CLARKSVILLE, TN (CLARKSVILLE NOW) – Hearings are underway for Montgomery County’s 2022-2023 budget season, with over $83 million in capital projects on the agenda, including previously delayed projects like the north Clarksville library branch and a new Animal Control facility.
The county Budget Committee puts Tuesday morning to begin the budget discussions. They will meet several times in the coming weeks to hammer out exactly where Montgomery County should focus its spending in the coming year, and not every item will make it to the final product.
“At the end of the day, every move we make up here is going to cost money, and we only have so much money,” Mayor Jim Durrett told committee members on Tuesday.
The currently proposed capital projects budget includes $83.5 million in projects (including $20.35 million for the Highway Department and $7 million for the Clarksville-Montgomery County School System.)
It includes both the North Clarksville Library Brach, budgeted at $16.5 million, and a new Animal Control facility, budgeted at $750,000.
Both projects have been included in previous budgets but were cut; the Animal Control facility due to a land issue and the library branch due to economic concerns surrounding COVID-19.
Library draws questions
Both projects are now back in the budget proposal, though some members of the committee voiced skepticism about the need for a second public library.
Land for the branch library has already been purchased at 435 Jordan Road and architectural work has been completed. Future funding pays for the actual construction.
Commissioner James Lewis suggests that several of the services provided by libraries can be accessed via smart phones, and Commissioner Rashidah Leverett said that, while she spends a great deal of time at the library, it is often sparsely populated.
Durrett added that, due to rising costs of construction, $16.5 million may no longer be enough to cover the cost.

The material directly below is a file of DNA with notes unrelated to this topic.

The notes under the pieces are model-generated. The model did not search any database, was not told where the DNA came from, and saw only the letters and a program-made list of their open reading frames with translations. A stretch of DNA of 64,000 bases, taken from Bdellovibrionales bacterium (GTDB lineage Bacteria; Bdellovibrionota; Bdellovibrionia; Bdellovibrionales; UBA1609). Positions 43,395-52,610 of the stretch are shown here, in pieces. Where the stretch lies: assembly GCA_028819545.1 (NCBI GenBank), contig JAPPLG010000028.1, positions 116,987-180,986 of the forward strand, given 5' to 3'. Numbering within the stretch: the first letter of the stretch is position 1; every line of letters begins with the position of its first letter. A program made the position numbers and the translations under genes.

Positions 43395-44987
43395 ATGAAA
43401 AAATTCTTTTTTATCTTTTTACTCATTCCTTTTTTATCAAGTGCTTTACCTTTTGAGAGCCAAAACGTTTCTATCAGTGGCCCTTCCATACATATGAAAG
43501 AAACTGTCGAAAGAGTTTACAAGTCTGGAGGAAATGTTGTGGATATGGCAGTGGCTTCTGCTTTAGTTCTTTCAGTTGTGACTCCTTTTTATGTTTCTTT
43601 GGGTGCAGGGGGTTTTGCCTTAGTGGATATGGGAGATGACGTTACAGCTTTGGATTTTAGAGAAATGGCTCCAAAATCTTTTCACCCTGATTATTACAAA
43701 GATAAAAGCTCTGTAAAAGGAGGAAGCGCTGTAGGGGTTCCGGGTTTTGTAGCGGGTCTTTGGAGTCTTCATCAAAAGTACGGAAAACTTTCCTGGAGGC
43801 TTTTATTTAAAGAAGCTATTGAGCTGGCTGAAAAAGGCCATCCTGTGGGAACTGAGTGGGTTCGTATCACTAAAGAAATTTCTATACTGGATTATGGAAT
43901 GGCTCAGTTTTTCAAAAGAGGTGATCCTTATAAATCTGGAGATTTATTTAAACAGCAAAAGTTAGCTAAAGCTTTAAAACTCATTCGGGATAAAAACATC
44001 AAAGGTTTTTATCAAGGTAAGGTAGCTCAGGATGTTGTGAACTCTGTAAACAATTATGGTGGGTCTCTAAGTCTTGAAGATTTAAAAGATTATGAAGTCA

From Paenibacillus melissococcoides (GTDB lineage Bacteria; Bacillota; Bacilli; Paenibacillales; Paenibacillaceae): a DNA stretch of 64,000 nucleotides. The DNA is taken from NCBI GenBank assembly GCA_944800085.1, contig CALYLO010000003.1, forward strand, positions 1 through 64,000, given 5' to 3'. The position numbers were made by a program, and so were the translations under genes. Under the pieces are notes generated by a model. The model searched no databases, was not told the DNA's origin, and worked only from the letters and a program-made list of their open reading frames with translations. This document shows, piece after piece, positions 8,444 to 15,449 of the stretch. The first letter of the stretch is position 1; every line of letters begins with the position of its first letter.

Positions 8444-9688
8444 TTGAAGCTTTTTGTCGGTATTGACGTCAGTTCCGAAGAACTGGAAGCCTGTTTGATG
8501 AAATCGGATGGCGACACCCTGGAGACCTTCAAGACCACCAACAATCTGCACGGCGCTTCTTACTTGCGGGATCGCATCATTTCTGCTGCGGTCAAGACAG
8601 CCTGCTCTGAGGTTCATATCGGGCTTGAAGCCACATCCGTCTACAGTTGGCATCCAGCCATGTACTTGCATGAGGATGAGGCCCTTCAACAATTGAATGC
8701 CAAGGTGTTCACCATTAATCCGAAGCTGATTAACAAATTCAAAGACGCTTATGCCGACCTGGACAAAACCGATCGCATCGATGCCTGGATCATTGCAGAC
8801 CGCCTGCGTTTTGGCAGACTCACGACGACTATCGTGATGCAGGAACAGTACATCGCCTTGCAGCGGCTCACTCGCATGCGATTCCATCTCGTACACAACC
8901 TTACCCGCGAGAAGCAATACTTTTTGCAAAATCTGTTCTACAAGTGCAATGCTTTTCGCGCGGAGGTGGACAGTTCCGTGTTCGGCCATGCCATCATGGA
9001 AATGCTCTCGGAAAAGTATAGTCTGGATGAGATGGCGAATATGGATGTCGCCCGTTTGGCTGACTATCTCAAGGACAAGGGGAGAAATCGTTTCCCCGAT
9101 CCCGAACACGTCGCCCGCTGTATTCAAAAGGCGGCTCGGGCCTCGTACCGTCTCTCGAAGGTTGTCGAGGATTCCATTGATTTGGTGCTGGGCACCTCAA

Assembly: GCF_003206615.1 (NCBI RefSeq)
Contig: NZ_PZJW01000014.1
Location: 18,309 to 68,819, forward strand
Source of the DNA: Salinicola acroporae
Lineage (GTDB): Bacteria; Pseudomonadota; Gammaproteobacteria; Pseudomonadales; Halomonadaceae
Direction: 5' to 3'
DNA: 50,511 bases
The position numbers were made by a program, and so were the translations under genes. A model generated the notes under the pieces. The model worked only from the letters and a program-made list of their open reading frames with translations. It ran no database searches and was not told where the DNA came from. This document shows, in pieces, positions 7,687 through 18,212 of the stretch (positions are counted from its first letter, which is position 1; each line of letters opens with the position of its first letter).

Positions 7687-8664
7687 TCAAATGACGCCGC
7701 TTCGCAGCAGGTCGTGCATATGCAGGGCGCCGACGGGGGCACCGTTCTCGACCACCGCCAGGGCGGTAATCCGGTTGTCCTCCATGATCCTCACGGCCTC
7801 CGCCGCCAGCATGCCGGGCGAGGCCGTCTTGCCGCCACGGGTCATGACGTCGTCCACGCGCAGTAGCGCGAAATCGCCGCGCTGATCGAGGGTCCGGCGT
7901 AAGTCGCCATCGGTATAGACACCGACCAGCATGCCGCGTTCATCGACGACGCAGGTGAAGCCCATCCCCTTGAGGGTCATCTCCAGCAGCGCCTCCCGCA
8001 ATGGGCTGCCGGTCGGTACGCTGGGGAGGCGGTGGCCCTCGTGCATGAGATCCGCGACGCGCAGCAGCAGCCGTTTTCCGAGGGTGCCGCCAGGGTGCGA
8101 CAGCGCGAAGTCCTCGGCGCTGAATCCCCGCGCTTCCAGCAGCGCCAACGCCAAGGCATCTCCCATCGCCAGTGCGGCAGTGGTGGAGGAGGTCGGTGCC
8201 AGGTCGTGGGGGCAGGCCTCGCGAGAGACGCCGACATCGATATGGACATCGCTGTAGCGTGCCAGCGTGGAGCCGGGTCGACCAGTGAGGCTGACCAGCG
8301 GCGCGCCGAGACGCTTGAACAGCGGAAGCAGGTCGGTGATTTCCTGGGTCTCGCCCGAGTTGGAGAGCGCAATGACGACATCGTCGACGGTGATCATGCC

‘That’s not something you can do on your cell phone’
In response to committee member comments, Library Director Martha Hendricks told Clarksville Now that libraries provide critical services for residents, especially youth.
“There are so many services that are provided. One of the primary things we do is provide early literacy services for children and programming, and teaching parents how to interact with their children for the best results,” Hendricks said. “That’s not something you can do on your cell phone. It requires you to be there in person.”
She added that the library provides meeting space for residents, something she said is “severely lacking” in Clarksville, as well as computer access for those who don’t have computers or digital access at home.
Hendricks said that, according to their consultants, a community should have approximately 1 square foot of library per citizen. With its one 74,000 square-foot library, Clarksville is currently far below that metric.
“The library has become a community center, not just a repository for books,” Hendricks said. “The fact is we aren’t providing library services to a large portion of the county. People don’t know what it’s like to have library services in many parts of the county. They don’t know what they’re missing. Once this library gets built, they’ll understand. … It’s time for the county to follow through and fund the construction.”
Stokes Field on the bench
Not every popular project made it back onto the budget.
Lewis pointed out at the Tuesday meeting that improvements to Stokes Field, another previously canceled project, were not included.
According to Durrett, the project is on uncertain terms due to a lack of enthusiasm from CMCSS in a multi-purpose sports field being included at the site.
Durrett told committee members the project would be less effective, and that Parks and Recreation was looking into instead spreading the funding among nine other parks. He added that nothing was set in stone, and the county is still in talks with CMCSS about Stokes Field.
Lewis urged committee members on Tuesday to make the field a priority, saying more needed to be done for youth in north Clarksville.
“Three years now and we don’t have a ballfield in north Clarksville,” Lewis said, adding that he has heard from children walking to Kenwood’s ballfields from as far as Evans Road.
Other large projects
This year’s capital projects budget includes several other large projects. Some of the most notable are:
- Rossview Road widening: $16.5 million
- Highway Department Facility: $11.75 million
- Courts Center Annex: $1.53 million
- Civita Park (Phase III): $900,000
Budget hearings continue this week.